• Otter Views: Where Queen Topaz Reigns

    As the last skyrockets boomed and flared over Monterey Bay, each bright flash fixed a fleeting image in the mind’s eye. One burst lit hundreds of sky gazers huddled on a crazy-quilt of tarps laid across the beach. Above them, a thousand more cheered from cliff tops, car windows, sea-view balconies.

    Another flash gave momentary presence to the sightseeing fleet becalmed offshore. As streaks of fire dwindled overhead, the sloops and fishing boats seemed to dematerialize as well, fading to dotted outlines on a kelpy cobalt sea.

    A final fusillade cast hot blues, pinks and greens over the stone boat ramp that had hosted the day’s festivities. As the colors sizzled out, retinal after-images lingered: bands playing, ethnic troupes dancing, royals crowned, and a legend reenacted.

    All week at work, visitors asked about the colorful lanterns hung all over town. After many recitations, I managed to whittle my novice historian’s account down to three minutes, but that left a lot out. I realized I was dwelling on the parts I enjoy – the sidewalk chalk drawings, the beach volleyball, the graciousness of the royal court, and the sea dragon that snorts like a fire extinguisher.

    Among the verities I couldn’t manage to convey was the town’s abiding affection for this long-running event. That finally clicked during the run-up to Saturday’s pageant, when the announcer introduced princesses and queens from prior Feast years.

    As each name was called, the former royal court members did a graceful, spot-lit promenade along the causeway. The announcer recited their festival roles and years, subsequent life achievements, current home towns, and favorite Feast activities. An impressive number of past princesses and queens had returned for the 2014 event, and the crowd applauded each one warmly.

    That’s when the singular history of the whole thing finally sank in. Pacific Grove is probably the only town in America – maybe the world – where someone can truthfully say “I was Princess Amethyst” or “I was Queen Topaz” and receive an enthusiastic welcome.

    I’ve lived in hard-nosed big cities where a likelier response would be: “Right, and I’m Winston Churchill.” Even self-actualized places like Santa Cruz or Maui, home of many “Windsongs” and ”Cloud Dancers,” might treat a Princess Ruby mention as a pretext for past-life one upmanship.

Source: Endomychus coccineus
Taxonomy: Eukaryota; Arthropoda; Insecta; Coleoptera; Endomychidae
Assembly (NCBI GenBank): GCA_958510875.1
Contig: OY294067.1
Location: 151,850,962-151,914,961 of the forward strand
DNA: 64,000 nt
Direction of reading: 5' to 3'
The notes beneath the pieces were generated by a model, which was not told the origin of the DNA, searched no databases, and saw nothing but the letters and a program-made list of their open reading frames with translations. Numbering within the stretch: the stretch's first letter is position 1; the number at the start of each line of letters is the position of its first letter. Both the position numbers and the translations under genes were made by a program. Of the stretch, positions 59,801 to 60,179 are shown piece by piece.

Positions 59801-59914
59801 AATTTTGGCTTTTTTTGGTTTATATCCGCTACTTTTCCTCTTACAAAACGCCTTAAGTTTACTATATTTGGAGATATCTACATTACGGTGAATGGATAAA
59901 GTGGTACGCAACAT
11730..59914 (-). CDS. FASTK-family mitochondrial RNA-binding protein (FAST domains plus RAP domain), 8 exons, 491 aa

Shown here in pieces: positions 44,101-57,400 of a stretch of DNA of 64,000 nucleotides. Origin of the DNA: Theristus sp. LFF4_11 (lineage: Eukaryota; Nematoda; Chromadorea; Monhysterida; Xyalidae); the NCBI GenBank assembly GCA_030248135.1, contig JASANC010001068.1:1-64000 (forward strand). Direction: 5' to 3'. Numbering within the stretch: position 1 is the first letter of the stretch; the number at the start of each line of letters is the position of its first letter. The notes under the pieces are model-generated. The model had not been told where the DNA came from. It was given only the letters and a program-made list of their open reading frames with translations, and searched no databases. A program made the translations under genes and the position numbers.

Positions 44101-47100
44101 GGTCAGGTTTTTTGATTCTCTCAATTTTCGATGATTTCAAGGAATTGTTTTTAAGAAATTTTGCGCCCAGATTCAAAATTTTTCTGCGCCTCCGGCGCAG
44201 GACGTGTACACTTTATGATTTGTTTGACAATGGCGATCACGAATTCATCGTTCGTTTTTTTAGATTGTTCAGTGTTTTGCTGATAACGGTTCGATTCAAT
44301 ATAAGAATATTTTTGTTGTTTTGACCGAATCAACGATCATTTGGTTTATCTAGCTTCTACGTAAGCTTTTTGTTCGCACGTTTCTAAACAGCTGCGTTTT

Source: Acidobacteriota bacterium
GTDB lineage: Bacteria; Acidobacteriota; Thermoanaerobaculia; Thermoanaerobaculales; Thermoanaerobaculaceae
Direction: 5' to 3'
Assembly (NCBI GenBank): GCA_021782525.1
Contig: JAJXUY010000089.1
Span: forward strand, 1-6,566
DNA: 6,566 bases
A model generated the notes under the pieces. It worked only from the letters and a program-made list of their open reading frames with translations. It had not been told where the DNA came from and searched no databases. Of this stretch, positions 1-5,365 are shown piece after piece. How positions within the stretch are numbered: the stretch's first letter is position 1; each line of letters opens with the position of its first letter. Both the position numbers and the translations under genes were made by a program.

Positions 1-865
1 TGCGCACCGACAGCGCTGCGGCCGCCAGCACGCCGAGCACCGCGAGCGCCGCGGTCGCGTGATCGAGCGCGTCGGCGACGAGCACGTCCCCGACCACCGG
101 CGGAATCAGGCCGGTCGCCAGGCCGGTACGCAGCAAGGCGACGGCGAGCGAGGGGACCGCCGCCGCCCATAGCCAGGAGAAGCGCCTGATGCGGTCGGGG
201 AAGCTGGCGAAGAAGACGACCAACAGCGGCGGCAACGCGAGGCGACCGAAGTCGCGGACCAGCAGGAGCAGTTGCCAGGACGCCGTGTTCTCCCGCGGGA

“Well, I was Cleopatra,” one respondent might sniff.
    Then her friend would put in: “But I was Cleopatra before you.”
    And a third would add: “I’m still Cleopatra.”

    Thankfully, in PG the former princesses and queens needn’t contend with any of that. Instead, they are honored for their many contributions to the festival and for being essential players in a long and cherished tradition.

    I had a chance to photograph the 2011 Feast of Lanterns for an earlier PG paper. Being a thorough sort back then, I tried to get to all the events, of which there were (and are) many. I still missed a few.

    My lantern week started one Saturday at the Natural History Museum, which hosted a sweet afternoon of folk music, lantern-making, face-painting and sidewalk chalk drawing. Next up was a midweek ceremony held in a breezy mini-park with tori’i gates and origami cranes dancing from twine. A teenage girl shooting video of the proceedings wore a much-coveted black satin jacket lettered: “Queen’s Sister, 2011.”

    At the five festival events I attended, Queen Topaz and the princesses Amethyst, Ruby, Pearl and Turquoise were absolutely stellar. Thronged by children, beset by admirers, pulled upon by factotums of the public and the press, they discharged their duties with grace, kindness, patience and boundless energy.

    I was to see these royals twice on Friday, first at a whimsical pet parade; later at an all-comers DJ dance in historic Chautauqua Hall. To me, both events seemed well-attended and upbeat, but the parade had a slight edge. Where else can you see laughing ballerinas pulling bowls of goldfish in a wagon?

    Saturday’s finale was a feast for the senses. Fragrant smoke from many cuisines mingled in mid-air with children’s shouts and seagull squawks. Volleyballs smacked sand all afternoon as old friends gathered for beach ball and a courtside cookout then in its 32nd year. (For the 2014 edition, the v-ball group added a cotton candy spinner).

    This past Saturday as in 2011, marvelous entertainment pulsed across the water from the cement pier. I recall among many well-amplified acts several excellent cover bands, soulful pianist Michael Martinez and a team of high-octane jazz dancers.

    Then came the promenade of past royalty and The Legend of Blue Willow, complete with fawning courtiers, Asian dancers, fog-snorting dragon, and stirring rowboat getaway. J.R. Rouse then treated everyone to an eye-popping fireworks finale, and Saturday ended with a shuffle of thousands of tired but happy feet.

    I listened carefully as the throng departed. I’m happy to report, no one said “I was Cleopatra.”

    posted to Cedar Street Times on August 1, 2014

    Topics: Otter Views


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